Konkrete Kids mascot has racist origins, petitioner contends

Years ago, there was a television commercial about spaghetti sauce. In it, three children answer a question: "Who makes the best spaghetti?"

"My mom," says the first. "Spaghetti with meat sauce!"

"My mom," says the next. "Spaghetti with clam sauce!"

"My mom," says the third. "Spaghetti with tomato sauce!"

I remember this commercial for one reason. A student at my college wrote an essay for the school paper, contending the commercial was racist because the two white children got meat sauce and clam sauce, and the third, who was black, merely got tomato sauce.

The writer said the subtext of the commercial was that the black child must hail from a poor family that could afford only the thin offering of tomato sauce, while the white children were well-off and could indulge in a much higher-grade sauce.

That the children were dressed alike and sitting in the same sort of well-appointed kitchen and appeared happy to the point of giddiness did not enter the calculus of the author, who had a point and was going to make it no matter what.

Until now, I regarded that essay the ultimate example of finding offense where none existed, of turning a trifle into a kerfuffle and, worst of all, misunderstanding the very nature of racism.

Then I awoke Tuesday to the news that the name "Konkrete Kids" — the 91-year-old team name at Northampton High School — was in fact a wink-and-nod endorsement of the days when the Ku Klux Klan held sway in that part of the Lehigh Valley.

This is the contention of a man from Bath named Terrance Jackson, who did what people do nowadays to effect change upon the earth. He started an online petition.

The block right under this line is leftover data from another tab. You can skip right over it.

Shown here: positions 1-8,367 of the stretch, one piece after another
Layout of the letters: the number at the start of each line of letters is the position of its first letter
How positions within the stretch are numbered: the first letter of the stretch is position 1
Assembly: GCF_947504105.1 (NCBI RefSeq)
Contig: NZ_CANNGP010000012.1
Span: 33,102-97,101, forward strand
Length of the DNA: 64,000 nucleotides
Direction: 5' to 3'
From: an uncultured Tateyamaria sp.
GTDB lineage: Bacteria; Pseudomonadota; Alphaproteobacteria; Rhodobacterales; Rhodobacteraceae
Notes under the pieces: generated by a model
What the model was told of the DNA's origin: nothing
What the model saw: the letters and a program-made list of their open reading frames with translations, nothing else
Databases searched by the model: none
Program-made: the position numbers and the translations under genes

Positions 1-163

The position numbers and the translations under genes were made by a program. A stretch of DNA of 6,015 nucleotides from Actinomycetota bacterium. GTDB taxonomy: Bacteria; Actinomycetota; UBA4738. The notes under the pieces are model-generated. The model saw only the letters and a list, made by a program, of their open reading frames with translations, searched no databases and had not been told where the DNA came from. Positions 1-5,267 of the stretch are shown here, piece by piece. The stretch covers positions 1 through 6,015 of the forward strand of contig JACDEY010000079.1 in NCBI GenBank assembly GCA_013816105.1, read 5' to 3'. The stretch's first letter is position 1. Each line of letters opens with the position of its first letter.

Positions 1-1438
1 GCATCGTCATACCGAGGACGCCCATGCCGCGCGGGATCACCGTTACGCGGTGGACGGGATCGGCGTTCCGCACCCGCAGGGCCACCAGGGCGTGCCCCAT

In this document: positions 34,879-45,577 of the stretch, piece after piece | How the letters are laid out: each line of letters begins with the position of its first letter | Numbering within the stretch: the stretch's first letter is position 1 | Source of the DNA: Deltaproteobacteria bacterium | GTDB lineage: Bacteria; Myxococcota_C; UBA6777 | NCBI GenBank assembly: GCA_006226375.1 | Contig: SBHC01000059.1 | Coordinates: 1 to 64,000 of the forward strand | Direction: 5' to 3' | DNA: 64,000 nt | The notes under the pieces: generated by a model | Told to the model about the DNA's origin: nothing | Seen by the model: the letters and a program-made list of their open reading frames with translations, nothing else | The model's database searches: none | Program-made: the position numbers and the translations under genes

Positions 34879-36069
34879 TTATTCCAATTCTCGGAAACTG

It's pithy enough: "To: Tom Corbett, Governor. Change the moniker/mascot of KonKrete Kids."

Jackson, it must be said, is not exactly playing fair. The team is the Konkrete Kids. But on his petition, Jackson made the second K in Konkrete uppercase.

Thus, KonKrete Kids.

Rendered this way, the three Ks stick out like pokeweeds on a putting green. KKK. The lynching, cross-burning, black-hating (and Jew-hating and Catholic-hating) devil-fruit of the Reconstruction South, persisting today as a bunch of sad-sack white supremacists of malformed conscience.

The standard story, of course, is that the nickname honors the history of Northampton, which was ground zero of the Valley cement industry as Bethlehem was the center of steel production.

The spelling — which may also have been a nod to a popular cartoon character of the time, Krazy Kat — accomplished two things. It caught the eye and reflected the area's German heritage.

Germans, as you know, spell even the most common words in a bizarre way, and often throw in Ks where Cs will do nicely. Even the German word for German is odd: it is "Deutsch," which has led to no end of confusion over the centuries as to whether a Pennsylvania Dutchman was an actual Dutchman or a regular German.

Jackson, however, believes the triple K is freighted with sinister meaning. I was astonished to learn he is not the first to believe so. Even the Wikipedia entry about Northampton Area High School makes reference to this suspicion.

On his petition at Change.org, Jackson explained his intentions:

"This is a time where many nationalities share in their learning experience and receive graduate honors," he wrote. "I think that it is terrible that the pride of the graduating students as well as students attending are disgraced with such a thing. The name should be changed to something that every student can be proud to claim as their school."





Look for this special section in your
Baltimore Sun newspaper on Dec. 29, 2013.
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